Anyway, the rest of her talk was great, made better by the fact that the painkillers kicked in halfway through and I felt human again. She talked about her own practices when writing, the new projects she has in mind and answered questions from the audience, including mine. Once the talk was over my mom and I quickly exited the theater, attempting to find out where she would be signing books, having been informed by her Facebook page that she would be. We were then told by an usher that all of the signings had happened earlier in the day.

This was the second time that evening I was moved to tears, and this time it wasn't in a good way. My mother, bless her, doesn't take no for an answer and, in a move worthy of Holmes himself, figured out where the reception must be located by checking every door we came to.

I think we were technically crashing a party, but I don't care, since it was here that I actually got to meet Ms. King. I almost cried again, but I was able to hold it together enough to gush like a teenager at a Backstreet Boy's concert (or another, more relevant group). She is a lovely person, and seemed to genuinely appreciate the fawning, or at least had the grace to not be visibly appalled. It was quite a moment for me, and I only wish I hadn't been so damn sick, so maybe I could have formulated an intelligent argument for why she should let me write a screenplay of one of her books. Oh well.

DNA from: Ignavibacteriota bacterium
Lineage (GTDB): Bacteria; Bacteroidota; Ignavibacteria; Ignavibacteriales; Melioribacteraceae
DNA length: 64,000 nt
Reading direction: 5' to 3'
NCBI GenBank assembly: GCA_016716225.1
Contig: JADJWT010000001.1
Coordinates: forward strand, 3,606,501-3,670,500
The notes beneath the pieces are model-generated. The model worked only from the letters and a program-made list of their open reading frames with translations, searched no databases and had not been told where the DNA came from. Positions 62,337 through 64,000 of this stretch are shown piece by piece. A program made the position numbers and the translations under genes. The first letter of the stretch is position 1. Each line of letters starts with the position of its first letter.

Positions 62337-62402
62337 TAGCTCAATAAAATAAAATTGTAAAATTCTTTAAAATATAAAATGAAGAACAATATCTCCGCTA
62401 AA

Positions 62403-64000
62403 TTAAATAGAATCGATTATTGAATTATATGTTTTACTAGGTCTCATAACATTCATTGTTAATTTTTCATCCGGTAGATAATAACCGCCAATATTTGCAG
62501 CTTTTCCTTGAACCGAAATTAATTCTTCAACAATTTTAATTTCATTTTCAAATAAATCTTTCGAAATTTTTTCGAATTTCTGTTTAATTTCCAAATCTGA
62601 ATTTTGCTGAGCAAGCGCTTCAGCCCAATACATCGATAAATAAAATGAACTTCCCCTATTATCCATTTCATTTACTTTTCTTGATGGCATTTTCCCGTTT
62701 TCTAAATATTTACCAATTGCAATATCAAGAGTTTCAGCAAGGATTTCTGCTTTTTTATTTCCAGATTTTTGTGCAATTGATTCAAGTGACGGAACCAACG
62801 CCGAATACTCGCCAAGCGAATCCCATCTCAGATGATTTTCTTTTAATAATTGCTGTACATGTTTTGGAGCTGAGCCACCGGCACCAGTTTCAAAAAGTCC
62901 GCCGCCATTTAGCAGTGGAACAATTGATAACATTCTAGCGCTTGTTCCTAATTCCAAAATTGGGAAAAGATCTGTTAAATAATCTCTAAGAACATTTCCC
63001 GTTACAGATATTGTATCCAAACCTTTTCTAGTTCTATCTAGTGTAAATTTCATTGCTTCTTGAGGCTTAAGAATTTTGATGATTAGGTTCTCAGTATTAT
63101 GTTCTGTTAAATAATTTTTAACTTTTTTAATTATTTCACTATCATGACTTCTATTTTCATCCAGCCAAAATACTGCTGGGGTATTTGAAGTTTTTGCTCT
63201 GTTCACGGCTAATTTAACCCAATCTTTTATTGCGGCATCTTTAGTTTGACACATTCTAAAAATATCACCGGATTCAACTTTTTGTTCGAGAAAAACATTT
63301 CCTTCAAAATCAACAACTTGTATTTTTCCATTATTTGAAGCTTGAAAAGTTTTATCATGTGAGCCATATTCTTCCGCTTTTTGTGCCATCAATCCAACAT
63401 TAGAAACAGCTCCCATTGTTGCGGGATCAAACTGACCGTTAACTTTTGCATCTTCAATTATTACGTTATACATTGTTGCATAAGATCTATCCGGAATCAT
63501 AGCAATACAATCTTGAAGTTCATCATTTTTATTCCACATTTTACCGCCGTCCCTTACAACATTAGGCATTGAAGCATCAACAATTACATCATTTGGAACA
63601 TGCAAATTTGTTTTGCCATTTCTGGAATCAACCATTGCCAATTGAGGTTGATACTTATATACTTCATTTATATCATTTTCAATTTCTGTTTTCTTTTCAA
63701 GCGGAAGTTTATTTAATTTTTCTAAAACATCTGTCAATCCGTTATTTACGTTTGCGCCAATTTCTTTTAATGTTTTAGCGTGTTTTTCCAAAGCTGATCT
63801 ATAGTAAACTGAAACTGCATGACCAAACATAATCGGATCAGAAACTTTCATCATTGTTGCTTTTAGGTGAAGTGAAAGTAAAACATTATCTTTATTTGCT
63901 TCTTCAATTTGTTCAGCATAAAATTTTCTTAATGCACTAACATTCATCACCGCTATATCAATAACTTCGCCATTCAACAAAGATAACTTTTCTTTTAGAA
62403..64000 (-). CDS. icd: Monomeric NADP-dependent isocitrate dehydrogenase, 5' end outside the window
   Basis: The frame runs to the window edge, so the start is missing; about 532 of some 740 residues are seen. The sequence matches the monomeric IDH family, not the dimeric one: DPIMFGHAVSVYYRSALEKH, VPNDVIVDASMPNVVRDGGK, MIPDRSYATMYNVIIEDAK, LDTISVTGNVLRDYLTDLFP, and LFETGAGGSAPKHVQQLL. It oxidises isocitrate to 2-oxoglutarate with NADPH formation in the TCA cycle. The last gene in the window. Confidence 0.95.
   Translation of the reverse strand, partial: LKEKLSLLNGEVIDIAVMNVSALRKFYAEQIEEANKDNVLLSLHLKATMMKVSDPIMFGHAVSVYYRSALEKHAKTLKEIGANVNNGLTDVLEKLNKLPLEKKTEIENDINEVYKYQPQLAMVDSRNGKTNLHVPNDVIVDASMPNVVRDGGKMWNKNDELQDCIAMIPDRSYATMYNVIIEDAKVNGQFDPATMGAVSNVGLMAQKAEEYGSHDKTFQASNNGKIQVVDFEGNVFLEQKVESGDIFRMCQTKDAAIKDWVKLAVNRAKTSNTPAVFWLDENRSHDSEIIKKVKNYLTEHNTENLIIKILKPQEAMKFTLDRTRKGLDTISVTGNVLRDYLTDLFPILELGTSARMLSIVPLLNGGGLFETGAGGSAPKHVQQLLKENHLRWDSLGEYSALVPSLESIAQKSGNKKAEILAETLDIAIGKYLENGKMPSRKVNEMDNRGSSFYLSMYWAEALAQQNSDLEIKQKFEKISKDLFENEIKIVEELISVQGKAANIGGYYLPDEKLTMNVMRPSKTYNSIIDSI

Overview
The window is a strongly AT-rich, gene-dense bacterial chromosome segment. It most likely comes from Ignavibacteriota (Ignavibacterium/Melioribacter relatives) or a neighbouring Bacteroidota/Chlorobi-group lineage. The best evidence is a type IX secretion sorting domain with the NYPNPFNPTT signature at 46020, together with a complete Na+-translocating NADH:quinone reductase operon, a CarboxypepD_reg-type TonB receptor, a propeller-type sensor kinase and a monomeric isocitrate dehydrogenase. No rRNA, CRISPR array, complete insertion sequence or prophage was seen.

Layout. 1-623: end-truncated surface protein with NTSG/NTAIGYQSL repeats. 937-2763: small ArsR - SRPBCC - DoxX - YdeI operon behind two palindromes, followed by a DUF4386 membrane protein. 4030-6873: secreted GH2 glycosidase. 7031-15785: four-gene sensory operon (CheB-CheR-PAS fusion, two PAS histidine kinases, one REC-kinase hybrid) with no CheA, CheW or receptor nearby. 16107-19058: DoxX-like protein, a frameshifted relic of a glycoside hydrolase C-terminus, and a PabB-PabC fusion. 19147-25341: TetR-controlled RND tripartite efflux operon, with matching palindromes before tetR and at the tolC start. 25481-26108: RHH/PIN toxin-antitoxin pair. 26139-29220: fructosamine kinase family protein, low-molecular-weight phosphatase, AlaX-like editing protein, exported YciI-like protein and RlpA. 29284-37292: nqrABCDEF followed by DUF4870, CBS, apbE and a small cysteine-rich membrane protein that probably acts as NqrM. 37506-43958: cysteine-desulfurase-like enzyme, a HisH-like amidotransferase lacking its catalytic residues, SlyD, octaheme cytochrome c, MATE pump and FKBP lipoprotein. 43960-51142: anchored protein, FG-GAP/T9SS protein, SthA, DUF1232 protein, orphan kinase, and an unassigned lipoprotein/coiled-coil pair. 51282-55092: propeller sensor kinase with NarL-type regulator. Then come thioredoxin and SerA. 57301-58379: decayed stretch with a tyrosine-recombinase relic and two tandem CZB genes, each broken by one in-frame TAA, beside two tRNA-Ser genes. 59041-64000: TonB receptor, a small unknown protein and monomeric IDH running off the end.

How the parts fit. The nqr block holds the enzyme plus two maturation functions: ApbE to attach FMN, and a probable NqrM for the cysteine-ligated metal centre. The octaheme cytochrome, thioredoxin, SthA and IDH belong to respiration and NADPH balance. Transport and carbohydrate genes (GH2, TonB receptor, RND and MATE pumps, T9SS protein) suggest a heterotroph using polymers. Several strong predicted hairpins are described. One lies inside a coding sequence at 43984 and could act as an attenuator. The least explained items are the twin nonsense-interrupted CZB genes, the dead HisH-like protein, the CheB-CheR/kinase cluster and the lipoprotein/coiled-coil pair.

At least I got my poster signed.

Wednesday, February 22, 2012

Chronicle - Movie Review


Chronicle was the first movie I have seen in theaters in months, and I was extremely pleased to discover that I had not wasted my money on it. When I first saw the trailer I thought it was going to be a lame X-Men knockoff, and while I did love Push, I do not tend to like repeated versions of the same idea. Chronicle is, essentially, what X-Men would be if it were just based around the kids, with no Professor X or Magneto. There are no "good guys" and "bad guys", merely three teenagers who are suddenly endowed with incredible and unexplained gifts. What makes this movie truly extraordinary is that it is honestly realistic. No, I don't believe in telekinesis, but if a group of 17 year old boys were suddenly able to do so, this is how it would turn out.